Math.random() gives us a random number between 0 and 1.
But we don’t want a random decimal; we want a random number. We can get that by multiplying our Math.random() result by the size of the range. For example, if we want a random number between 0 and 10, we need to multiply by 10. A result of 0.4 would become 4. If we want random numbers from 7 to 11, that is 5 possible numbers (7, 8, 9, 10, 11).
This is where we get Math.random() * (max - min + 1)
We don’t want decimal numbers though, we want whole numbers. Math.floor() just chops off the decimal. 3.14159 becomes 3.
That’s where we get Math.floor(Math.random() * (max - min + 1)).
Now we’re getting a number from 0 to whatever our range size was. If we wanted a number from 7 to 11, it’s a random number from 0 to 5. To make that be a number from 7 to 11, we just need to add 7 to whatever number we got. 7 is our minimum value.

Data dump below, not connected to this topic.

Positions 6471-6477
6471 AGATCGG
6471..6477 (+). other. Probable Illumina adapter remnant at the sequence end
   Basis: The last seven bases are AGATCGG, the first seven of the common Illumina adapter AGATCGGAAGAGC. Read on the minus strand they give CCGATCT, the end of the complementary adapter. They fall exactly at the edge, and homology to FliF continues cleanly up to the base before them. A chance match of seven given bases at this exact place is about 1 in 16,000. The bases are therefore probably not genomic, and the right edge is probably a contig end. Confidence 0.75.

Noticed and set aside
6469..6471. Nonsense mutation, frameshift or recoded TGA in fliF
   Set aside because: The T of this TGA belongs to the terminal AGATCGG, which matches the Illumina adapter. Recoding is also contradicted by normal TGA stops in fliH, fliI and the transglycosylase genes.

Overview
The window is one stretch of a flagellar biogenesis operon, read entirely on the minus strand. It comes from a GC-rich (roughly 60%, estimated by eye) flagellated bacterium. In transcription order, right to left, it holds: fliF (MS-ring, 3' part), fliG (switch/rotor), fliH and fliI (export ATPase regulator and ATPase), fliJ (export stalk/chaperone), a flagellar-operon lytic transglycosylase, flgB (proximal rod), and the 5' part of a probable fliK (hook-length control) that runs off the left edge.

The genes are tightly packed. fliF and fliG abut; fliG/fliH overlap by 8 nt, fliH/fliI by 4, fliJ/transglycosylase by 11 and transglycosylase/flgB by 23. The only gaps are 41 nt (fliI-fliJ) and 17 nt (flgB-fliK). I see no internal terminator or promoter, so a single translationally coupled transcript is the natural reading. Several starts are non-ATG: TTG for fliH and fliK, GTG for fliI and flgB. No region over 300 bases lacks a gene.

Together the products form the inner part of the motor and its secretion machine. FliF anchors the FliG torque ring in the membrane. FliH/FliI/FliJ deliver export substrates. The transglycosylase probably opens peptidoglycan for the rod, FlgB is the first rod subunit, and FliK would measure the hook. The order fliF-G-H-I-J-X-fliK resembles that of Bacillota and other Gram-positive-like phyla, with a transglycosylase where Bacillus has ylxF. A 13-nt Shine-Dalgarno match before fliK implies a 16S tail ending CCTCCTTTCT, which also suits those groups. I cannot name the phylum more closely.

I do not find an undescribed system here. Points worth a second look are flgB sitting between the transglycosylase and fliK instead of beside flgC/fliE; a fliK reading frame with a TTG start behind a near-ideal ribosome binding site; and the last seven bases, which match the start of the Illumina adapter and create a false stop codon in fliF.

This leads us to Math.floor(Math.random() * (max - min + 1)) + min
There is no array involved here.
The +1 is needed if we have an inclusive range. Remember that Math.random() is non-inclusive of 1. If our min is 2 and our max is 5, we want to include 2, 3, 4, 5. That’s four numbers. But 5-2 is 3. That’s why we add 1.
Sorry once again this is a little old, but I just wanted to add to this (maybe others can benefit from different wording):
This was how I would explain why add 1 (similar to the explanation by @ArielLeslie) :
When the range is first found, this value is an exclusive range (doesn’t include the min and max ). However, due to the way Math.random() works, this becomes a half-inclusive range, where it includes the min but not the max (refer to previous exercise). Thus, to make this an inclusive range, you add 1 to it to compensate for the missing spot of the max .
Just replying to say I’m doing this in 2020 and did not understand this at all until I saw your explanation. Your explanation is still helping people out, 2.5 years later!! How awesome is that? Thank you!